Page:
Follow Mint Lounge

Latest Issue

Home > Food> Cook > Craving chicken soup? Here are three recipes

Craving chicken soup? Here are three recipes

One of the most recommended dishes for those recovering from covid-19 is chicken soup. Here are three ways to make it

A bowl of restorative chicken soup. (Photo: Pexels)
A bowl of restorative chicken soup. (Photo: Pexels)

Listen to this article

A nourishing bowl of chicken soup is healing in a way that Dolo isn’t. It works inside out and all one needs is some chicken on-the-bone, spices and salt. Proceed to build on this foundation with vegetables, herbs and carbs.

Also read | A ragi recipe to honour the International Year of Millets

A basic soup can be made in a pressure cooker. Take one kilo organic (or desi) chicken on the bone, add salt, ginger and pepper and three cups of water. Cook in low flame for 20-25 minutes. Shred the chicken pieces with a fork and serve with bread. For anyone recovering from a bought of seasonal flu or Covid-19, this lazy recipe will work like magic. For more complexity—and to switch things up a bit—leave it to expert chefs like Yotam Ottolenghi, Kunal Kapur or the good folks at the food magazine Bon Appétit.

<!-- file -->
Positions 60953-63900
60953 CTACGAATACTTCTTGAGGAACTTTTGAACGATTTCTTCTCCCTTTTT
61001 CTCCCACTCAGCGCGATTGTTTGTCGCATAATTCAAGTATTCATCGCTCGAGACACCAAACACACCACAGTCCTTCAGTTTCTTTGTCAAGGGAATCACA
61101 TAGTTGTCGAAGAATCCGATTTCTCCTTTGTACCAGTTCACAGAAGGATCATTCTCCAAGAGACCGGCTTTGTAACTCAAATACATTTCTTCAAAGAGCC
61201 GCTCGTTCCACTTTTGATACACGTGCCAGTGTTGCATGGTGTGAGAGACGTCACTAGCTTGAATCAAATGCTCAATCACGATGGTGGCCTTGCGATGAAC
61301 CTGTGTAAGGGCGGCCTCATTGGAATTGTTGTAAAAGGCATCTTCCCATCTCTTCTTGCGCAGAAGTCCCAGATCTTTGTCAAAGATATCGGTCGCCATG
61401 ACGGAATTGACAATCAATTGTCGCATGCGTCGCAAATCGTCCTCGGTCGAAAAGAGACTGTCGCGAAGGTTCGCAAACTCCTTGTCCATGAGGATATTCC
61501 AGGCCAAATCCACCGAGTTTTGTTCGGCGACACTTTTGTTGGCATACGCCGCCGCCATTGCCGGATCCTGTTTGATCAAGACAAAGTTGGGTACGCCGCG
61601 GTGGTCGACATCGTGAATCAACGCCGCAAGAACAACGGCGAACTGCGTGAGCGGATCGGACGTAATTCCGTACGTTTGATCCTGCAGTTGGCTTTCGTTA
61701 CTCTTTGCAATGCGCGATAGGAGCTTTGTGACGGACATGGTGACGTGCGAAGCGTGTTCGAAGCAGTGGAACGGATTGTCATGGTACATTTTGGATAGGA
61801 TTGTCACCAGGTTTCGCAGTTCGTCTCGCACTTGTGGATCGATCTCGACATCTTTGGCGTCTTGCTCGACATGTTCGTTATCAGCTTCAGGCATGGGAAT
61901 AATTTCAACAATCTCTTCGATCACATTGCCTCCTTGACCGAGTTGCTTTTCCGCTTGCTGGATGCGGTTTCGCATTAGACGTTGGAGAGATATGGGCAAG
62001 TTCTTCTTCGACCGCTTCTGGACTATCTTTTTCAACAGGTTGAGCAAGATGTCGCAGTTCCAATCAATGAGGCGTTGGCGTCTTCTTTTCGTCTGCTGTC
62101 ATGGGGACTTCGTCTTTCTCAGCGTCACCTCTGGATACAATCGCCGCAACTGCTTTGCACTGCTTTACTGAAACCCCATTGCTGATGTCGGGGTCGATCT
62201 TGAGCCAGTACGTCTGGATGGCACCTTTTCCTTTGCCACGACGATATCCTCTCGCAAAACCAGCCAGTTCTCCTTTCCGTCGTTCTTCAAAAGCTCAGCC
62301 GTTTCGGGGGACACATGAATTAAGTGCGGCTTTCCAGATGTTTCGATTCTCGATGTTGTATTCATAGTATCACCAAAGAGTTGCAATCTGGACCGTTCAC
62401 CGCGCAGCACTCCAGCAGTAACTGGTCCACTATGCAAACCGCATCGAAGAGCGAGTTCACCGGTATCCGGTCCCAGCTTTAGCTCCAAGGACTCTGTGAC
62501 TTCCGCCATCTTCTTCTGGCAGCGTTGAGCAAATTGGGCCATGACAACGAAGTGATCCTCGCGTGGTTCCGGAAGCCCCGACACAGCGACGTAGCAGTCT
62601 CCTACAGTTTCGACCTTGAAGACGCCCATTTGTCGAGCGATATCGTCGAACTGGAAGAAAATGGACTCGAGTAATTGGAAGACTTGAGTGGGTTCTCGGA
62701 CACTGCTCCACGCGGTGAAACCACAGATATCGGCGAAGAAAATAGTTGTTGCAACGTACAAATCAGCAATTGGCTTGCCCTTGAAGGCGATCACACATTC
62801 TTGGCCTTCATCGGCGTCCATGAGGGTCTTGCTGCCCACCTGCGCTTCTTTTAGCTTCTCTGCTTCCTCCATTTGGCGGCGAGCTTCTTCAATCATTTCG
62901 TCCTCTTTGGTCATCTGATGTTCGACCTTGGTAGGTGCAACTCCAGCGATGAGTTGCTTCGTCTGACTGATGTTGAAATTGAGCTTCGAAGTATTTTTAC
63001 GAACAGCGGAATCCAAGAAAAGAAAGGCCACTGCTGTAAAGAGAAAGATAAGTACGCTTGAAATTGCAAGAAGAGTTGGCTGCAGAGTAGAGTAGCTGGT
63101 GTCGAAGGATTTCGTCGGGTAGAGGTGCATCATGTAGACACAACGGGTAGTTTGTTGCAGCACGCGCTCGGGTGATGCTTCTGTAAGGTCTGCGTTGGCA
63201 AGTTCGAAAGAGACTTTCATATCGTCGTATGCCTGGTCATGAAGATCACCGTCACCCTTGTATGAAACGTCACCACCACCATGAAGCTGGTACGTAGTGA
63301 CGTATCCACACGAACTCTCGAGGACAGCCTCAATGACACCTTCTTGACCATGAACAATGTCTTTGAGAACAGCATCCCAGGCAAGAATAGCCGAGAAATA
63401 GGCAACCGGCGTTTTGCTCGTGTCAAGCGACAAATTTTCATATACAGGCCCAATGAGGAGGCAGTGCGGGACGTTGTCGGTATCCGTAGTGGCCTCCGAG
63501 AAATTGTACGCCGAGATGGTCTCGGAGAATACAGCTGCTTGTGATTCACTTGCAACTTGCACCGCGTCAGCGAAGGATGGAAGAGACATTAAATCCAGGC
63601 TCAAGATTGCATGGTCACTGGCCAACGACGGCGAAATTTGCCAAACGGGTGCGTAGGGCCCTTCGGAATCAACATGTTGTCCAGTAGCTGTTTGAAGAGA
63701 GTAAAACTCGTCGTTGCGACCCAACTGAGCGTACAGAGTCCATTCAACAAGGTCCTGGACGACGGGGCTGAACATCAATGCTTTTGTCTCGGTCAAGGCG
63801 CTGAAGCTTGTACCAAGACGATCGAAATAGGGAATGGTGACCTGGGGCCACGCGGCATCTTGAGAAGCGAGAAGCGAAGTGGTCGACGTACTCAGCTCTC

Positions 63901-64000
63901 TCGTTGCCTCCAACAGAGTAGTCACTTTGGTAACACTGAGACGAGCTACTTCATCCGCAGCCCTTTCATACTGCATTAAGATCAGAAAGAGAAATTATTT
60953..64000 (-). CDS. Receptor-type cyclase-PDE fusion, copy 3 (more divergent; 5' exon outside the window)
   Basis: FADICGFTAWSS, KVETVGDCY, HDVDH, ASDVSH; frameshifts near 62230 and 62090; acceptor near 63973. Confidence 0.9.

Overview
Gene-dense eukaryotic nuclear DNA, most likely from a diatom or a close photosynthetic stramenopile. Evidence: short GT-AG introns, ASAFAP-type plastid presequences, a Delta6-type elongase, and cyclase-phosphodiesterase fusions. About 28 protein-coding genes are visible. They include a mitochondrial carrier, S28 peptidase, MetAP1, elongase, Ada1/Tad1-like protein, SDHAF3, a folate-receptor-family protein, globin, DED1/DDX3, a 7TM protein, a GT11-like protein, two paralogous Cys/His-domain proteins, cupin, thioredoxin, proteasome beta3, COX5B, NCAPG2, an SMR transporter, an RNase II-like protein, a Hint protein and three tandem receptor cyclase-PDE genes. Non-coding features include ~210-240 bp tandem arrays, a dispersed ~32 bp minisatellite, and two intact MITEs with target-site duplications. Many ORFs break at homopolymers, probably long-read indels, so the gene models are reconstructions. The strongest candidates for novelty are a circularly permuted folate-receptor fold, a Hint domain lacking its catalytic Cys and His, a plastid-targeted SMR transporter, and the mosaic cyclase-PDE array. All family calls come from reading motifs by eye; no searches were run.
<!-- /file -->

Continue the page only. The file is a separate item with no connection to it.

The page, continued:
Kunal Kapur’s recipe and tips to buy chicken

The Masterchef shows how to make restaurant-style chicken soup rich in body and flavours. While watching the video, take notes from the segment on how to buy good quality chicken. And, just as most Indian home cooks, he uses a pressure cooker. The best recipes on YouTube are the ones that feel most familiar.


How to carve a boiled chicken
Food magazine Bon Appétit’s recipes are not only foolproof, but also yield satisfying—and delicious—results. They break down each step with clarity and often explain why an ingredient matters. For instance, in this recipe for chicken soup, onion halves are used with skin to elevate the colour. Host and cookbook author Molly Baz explains how to make an flavourful broth and demonstrates carving a whole chicken for the most tender bits. This soup also has pasta and Baz talks about why she picked tiny ditalini, instead of penne or fusilli. No prizes for guessing the reason is related to saving time. Nothing compares to using a whole chicken, but feel free to experiment with chicken pieces, add different vegetables, like beans and include herbs of your choice.

Upgrade with parmesan
This recipe shares similarities with the one on Bon Appétit. Yotam Ottolenghi calls it the Magical Chicken and Parmesan Soup for he adds the rinds of the cheese to elevate the flavour of the broth. Cheese rinds are a storehouse of umami; instead of discarding, chop and throw them into any broth and you’d be surprised how the taste transforms. He also shares a quick tomato toast recipe to accompany the rich and yummy soup.

Also read | A little known winter delicacy of Mumbai

Next Story